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It’s Not Just Cybercrime, Mortgage Fraud Is Growing Too

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When it comes to threats facing the real estate industry, cybercrime has recently taken center stage. Rarely a week passes without a news story where purchase money was stolen through misdirection and wire fraud. Often perpetrated by criminal organization outside the United States, these attacks are an affront on our industry as a whole. Yet one threat that has plagued our industry for decades has started to once again gain in popularity, and that is mortgage fraud. For the past seven years mortgage fraud has increased year over year with accelerated growth seen in the past couple of years.

The FBI defines mortgage fraud as “a misstatement, misrepresentation, or omission in relation to a mortgage loan which is then relied upon by the lender.” With such a broad definition, mortgage fraud comes in many different shapes and sizes. Coupled with the fact that it is a more local crime, perpetrated by a single borrower or a group of local real estate “professionals”, and mortgage fraud is often harder to detect than cybercrime.

As real estate professionals, it is vital that we remain as vigilant for mortgage fraud as we do for cybercrime. One way to maintain this vigilance to understand why mortgage fraud occurs and where it is most likely to happen, from both a geographically and by transaction type perspective.

Taking a page for the FBI, we can classify the reasons why fraud occurs into two broad categories. The first and by far the most prevalent is fraud motivated by the desire or need for housing. An individual borrower who needs a place to live may make misstatements on their loan application in a misguided effort to get the loan they need to purchase the home. Inflated income figures or classifying a family loan as a gift may seem innocuous, but it is fraud nevertheless. Granted most of these borrowers make their payments and the loans remain performing, it does not diminish our responsibility to confirm that the information collected from the borrower is accurate. The second category is the much more serious mortgage fraud for profit. This type of fraud often involves multiple “professionals” – Realtors, mortgage lenders, loan processors appraisers and settlement agents. The motivation is strictly financial and since it is an “inside job” large profits, or losses for the lenders, are often realized before the fraud is discovered.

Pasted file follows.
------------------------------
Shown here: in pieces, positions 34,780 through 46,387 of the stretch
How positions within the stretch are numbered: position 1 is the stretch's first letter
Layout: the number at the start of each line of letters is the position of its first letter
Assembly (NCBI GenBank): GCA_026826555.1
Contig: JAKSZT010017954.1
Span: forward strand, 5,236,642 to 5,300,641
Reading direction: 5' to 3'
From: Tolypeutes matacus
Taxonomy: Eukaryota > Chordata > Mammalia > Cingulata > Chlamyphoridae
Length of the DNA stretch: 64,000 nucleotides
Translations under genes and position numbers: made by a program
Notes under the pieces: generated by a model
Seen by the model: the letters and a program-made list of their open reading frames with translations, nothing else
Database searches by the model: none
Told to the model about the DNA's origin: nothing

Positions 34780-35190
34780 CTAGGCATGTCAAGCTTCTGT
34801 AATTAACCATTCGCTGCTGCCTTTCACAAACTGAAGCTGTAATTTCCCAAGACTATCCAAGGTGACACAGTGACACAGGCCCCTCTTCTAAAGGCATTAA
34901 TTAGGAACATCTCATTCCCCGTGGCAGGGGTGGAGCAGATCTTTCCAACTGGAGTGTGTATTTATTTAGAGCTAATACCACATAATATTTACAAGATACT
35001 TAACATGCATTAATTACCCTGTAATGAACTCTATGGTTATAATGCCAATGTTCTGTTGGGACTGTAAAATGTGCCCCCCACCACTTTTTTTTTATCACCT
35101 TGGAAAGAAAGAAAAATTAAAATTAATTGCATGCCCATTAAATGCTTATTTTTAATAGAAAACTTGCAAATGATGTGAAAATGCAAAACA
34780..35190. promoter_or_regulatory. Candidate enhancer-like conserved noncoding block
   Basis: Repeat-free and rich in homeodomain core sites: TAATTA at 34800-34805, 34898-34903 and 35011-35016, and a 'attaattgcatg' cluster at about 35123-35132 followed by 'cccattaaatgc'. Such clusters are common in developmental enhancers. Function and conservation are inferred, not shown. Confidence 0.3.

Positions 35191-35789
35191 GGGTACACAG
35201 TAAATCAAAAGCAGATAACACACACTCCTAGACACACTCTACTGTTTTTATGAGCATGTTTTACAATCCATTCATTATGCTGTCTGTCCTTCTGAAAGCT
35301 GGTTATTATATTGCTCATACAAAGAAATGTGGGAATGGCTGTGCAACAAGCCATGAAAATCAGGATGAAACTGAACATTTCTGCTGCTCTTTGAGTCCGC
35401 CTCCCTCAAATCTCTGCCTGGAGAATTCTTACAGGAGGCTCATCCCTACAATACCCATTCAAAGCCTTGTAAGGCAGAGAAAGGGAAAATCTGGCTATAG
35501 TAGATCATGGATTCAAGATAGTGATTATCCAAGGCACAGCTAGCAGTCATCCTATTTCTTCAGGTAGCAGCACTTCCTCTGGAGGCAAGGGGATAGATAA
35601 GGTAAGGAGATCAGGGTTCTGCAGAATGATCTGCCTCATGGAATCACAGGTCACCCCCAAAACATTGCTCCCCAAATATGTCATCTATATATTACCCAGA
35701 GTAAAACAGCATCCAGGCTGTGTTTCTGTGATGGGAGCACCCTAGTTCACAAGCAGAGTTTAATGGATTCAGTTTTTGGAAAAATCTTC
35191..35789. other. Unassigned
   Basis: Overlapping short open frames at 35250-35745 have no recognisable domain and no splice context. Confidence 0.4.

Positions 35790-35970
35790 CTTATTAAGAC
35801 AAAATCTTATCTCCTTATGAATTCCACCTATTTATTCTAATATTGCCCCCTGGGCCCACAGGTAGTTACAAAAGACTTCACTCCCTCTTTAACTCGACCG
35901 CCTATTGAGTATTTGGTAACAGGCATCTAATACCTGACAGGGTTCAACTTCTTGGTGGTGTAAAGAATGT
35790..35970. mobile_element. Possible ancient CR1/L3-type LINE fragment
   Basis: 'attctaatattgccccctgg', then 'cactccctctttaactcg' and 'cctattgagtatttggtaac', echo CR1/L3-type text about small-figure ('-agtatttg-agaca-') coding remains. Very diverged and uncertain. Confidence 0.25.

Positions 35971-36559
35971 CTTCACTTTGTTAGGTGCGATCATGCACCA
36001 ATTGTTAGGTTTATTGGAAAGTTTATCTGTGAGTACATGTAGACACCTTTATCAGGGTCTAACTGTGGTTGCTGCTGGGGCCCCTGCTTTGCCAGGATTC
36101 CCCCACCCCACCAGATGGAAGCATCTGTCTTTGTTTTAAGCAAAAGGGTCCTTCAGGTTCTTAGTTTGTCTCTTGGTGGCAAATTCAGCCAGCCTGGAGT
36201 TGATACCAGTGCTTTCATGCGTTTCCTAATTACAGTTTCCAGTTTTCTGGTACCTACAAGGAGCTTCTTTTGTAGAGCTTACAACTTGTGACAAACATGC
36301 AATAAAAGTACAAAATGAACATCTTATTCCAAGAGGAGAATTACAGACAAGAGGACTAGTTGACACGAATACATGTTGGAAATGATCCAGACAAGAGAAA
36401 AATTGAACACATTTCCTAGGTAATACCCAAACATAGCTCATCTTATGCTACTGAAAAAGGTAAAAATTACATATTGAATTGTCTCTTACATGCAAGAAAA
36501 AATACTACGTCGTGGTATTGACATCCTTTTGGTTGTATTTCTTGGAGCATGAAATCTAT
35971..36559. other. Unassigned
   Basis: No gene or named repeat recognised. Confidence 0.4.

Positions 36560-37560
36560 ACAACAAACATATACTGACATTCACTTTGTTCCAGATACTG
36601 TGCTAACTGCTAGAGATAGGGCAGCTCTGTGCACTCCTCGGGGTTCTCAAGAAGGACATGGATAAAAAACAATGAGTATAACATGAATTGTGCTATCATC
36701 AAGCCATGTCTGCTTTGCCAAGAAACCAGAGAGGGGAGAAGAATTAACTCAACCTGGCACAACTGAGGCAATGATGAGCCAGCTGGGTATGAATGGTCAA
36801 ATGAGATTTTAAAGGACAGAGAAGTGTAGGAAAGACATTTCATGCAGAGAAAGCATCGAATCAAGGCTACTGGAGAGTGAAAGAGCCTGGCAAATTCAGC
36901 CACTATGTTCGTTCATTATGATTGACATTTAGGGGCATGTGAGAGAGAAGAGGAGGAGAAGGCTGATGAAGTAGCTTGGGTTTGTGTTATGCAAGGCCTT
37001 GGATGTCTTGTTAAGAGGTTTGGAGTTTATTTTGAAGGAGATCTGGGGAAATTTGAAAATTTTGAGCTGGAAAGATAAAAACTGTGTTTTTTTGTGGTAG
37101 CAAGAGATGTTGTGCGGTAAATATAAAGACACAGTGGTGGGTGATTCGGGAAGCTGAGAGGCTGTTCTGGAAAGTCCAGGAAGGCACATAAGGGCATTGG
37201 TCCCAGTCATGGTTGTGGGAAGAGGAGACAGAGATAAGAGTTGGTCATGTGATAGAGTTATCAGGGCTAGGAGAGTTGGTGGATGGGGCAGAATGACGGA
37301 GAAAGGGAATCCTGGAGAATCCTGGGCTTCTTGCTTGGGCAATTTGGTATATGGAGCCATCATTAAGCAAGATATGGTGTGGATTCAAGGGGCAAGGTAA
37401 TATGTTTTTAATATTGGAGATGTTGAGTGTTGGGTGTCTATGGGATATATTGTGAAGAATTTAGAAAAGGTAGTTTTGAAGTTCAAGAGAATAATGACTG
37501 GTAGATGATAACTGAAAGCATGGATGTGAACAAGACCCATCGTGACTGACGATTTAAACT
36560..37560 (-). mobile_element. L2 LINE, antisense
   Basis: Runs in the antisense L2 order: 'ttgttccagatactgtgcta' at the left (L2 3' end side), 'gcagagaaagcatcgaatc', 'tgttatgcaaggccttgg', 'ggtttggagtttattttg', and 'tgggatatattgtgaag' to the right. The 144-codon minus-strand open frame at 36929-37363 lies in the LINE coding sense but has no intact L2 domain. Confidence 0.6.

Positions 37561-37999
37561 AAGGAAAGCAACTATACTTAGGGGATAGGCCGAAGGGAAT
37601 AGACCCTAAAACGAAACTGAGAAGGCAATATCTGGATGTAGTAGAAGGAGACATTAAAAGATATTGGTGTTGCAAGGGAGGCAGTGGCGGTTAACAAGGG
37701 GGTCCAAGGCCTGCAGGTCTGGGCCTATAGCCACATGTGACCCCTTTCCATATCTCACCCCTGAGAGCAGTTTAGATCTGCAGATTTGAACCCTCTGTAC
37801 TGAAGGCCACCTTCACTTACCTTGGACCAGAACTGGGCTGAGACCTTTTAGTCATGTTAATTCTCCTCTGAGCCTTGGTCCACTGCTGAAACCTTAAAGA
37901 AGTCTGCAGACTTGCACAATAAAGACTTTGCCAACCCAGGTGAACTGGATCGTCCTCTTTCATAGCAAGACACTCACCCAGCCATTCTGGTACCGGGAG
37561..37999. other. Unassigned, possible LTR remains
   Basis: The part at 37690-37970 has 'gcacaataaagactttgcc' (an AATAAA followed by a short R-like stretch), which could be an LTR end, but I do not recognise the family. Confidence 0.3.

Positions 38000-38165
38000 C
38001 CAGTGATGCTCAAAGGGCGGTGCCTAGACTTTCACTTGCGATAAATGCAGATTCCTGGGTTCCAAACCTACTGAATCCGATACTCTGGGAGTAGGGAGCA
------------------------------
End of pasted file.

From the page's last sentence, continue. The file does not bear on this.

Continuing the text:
As for where fraud is likely to occur, from a geographic perspective the top three states where the most mortgage fraud occurs are Florida, New York and New Jersey respectively. From a transaction perspective, some of the changes we are now seeing in the market are incubators for fraud including:

  • Purchase transactions have been on the rise and it is these transactions that are more likely to generate fraud than refinances. Involving multiple parties – sellers, builders, real estate agents, etc., funds for purchase transactions are widely distributed when compared to the lender-to-lender transfer during a refinance. This wide distribution opens the door for possible fraud.
  • The relaxing of credit standards by the GSEs has spurred the revitalization of higher LTV loan products. High LTV products have historically carried a higher risk of fraud, specifically in the areas of inflated appraisals or falsified down payments.
  • The return of the small, non-bank mortgage lender. These entities were prevalent prior to the real estate market crash, but most did not survive. For the past decade, much of the mortgage lending was done by larger, more heavily regulating banking institutions. As the number of less-regulated non-banking lenders grows, so does the potentials of criminal mortgage fraud.

As we all enjoy the growing real estate market, keep in mind that the amount of fraud is growing proportionally.

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